And I just want to remind you that priorities are going to look very different to different people. So maybe travel is a priority for your family, where being involved in sports team is a priority for your neighbors family. Therefore, they don't get to travel very often, while your kids aren't playing sports. Neither is better or lesser actually, in and of itself. They just align differently for each of you. And one of the reasons this is important to do is because too often we confuse the urgent with priorities, and we fill our time with the wrong things crowding out the things that we really want to be there. And it happens when we aren't paying attention so by naming our priorities, we are now in a position to pay attention to all of these things.
The third thing that we want to do is practice the 80/20 rule. So what is the 80/20 rule? Well, it's a rule or principle that says we want to only fill something 80% of the way and leave about 20% of it empty. Why? So we have space. Think about your closet or dresser drawer. Now most of us will have one that is stuffed, like there is no space in it. It's hard to pull something out, it's almost impossible to fit something in. And it's easy to miss something that's there, because you can hardly see what you have. That closet or dresser drawer is at capacity and is not following the 80/20 rule. But when you take the time, and you purge it, whether whether you're going to find a new space for things or you're going to get rid of stuff, it doesn't really matter. But what matters is that you have restored balance. Now you can pull something out, put something away and see what you have. You created space, you created margin.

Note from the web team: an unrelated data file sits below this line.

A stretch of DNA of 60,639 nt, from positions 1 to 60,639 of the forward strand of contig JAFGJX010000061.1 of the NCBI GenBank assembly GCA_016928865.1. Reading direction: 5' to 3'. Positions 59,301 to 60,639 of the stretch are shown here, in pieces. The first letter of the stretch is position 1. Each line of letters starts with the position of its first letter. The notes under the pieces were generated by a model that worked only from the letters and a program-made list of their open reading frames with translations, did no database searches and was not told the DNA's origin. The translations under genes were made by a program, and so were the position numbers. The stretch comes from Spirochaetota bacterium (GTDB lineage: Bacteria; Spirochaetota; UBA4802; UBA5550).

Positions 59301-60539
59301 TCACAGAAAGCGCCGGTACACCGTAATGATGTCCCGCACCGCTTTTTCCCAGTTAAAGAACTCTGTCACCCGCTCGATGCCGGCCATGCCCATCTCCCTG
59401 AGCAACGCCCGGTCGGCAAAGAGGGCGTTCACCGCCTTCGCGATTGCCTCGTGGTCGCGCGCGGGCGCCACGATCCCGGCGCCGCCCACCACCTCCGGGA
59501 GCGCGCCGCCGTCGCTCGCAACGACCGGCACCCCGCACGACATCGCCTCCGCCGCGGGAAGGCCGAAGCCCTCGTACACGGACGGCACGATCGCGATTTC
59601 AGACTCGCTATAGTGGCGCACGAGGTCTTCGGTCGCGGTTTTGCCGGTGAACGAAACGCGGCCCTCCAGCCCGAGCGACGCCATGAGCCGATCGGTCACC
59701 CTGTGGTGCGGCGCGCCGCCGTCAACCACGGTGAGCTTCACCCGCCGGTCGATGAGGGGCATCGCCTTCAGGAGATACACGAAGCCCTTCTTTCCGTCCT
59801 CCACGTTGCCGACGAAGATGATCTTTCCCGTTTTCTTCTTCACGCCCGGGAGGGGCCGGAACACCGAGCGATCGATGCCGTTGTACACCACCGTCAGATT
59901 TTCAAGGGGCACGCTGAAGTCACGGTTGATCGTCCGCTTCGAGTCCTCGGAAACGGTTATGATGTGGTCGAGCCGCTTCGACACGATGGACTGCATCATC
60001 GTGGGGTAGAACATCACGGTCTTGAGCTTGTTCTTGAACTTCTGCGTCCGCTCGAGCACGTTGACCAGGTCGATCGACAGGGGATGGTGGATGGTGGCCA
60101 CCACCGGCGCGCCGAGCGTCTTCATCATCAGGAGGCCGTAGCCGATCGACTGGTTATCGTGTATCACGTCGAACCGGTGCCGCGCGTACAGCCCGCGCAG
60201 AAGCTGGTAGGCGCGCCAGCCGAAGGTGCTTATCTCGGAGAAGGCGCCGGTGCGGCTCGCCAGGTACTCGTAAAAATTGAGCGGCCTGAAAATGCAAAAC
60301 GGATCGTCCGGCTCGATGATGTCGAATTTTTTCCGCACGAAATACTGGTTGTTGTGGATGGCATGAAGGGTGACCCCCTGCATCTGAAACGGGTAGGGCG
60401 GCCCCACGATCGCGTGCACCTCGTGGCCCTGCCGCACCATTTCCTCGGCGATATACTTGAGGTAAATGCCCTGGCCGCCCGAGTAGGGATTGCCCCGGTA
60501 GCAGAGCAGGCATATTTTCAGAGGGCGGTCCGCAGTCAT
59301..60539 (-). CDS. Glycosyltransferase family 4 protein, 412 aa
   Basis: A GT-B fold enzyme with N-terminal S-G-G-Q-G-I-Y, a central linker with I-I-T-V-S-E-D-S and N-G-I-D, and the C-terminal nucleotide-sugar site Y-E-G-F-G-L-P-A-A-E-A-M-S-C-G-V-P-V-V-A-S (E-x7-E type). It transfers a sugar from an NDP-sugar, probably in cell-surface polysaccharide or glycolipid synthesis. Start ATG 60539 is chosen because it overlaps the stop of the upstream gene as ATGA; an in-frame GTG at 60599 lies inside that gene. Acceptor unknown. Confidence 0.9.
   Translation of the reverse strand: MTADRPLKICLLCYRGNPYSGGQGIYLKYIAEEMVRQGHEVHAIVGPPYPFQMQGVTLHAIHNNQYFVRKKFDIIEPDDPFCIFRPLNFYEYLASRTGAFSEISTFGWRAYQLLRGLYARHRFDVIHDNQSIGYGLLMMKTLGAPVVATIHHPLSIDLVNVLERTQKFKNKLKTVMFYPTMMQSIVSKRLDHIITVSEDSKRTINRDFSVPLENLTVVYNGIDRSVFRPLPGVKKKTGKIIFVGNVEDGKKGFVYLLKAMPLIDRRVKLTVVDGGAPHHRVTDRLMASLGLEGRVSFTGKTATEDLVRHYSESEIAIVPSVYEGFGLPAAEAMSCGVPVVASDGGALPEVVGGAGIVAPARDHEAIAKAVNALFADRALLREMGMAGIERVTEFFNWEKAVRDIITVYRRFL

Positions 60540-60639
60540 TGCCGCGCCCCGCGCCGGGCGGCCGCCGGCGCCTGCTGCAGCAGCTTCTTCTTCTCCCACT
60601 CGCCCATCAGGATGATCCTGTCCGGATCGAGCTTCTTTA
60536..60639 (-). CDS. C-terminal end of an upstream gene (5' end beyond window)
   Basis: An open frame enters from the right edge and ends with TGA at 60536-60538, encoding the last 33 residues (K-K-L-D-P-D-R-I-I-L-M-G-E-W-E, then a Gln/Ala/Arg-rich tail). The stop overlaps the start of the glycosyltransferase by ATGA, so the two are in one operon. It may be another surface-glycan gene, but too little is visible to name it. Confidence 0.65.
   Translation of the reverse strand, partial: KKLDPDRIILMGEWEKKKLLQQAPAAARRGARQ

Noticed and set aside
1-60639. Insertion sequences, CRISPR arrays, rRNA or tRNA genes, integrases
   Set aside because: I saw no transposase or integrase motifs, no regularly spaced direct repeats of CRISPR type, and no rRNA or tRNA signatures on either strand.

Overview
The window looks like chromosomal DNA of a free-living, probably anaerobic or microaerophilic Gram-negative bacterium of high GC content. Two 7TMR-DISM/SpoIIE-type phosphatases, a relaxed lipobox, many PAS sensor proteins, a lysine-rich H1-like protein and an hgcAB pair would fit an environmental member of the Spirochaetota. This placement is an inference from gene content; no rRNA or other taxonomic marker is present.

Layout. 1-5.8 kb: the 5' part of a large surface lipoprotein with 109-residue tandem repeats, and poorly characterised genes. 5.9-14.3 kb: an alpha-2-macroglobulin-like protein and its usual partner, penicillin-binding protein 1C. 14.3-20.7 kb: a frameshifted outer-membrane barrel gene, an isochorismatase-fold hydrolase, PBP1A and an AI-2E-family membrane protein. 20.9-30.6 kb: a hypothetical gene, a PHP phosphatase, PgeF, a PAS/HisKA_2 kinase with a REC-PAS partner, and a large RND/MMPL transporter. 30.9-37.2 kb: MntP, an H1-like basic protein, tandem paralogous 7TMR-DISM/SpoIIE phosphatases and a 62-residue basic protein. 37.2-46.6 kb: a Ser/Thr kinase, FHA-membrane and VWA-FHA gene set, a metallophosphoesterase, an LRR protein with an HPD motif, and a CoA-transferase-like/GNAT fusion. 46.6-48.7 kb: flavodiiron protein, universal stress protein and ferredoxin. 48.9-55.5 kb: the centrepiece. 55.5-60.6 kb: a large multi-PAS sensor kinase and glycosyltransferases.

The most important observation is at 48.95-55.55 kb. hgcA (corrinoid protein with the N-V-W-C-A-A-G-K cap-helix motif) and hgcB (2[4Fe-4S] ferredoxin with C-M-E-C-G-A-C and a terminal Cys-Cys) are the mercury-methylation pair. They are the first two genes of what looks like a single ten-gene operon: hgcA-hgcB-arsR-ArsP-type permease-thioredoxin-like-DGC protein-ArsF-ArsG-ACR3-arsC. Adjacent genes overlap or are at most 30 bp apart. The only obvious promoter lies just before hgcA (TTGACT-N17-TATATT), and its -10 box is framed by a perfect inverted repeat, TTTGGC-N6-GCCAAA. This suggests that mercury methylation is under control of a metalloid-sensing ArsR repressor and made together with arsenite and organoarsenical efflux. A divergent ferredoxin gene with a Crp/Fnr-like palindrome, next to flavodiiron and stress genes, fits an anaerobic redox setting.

And it's just as true with our time. When we say yes to everything, our time becomes stuffed, it's hard to squeeze anything new in, find time for the things you're committed to, and it's easy to forget or overlook something. So part of learning to say no, is removing things from our plate so that we can create space or margin with our time.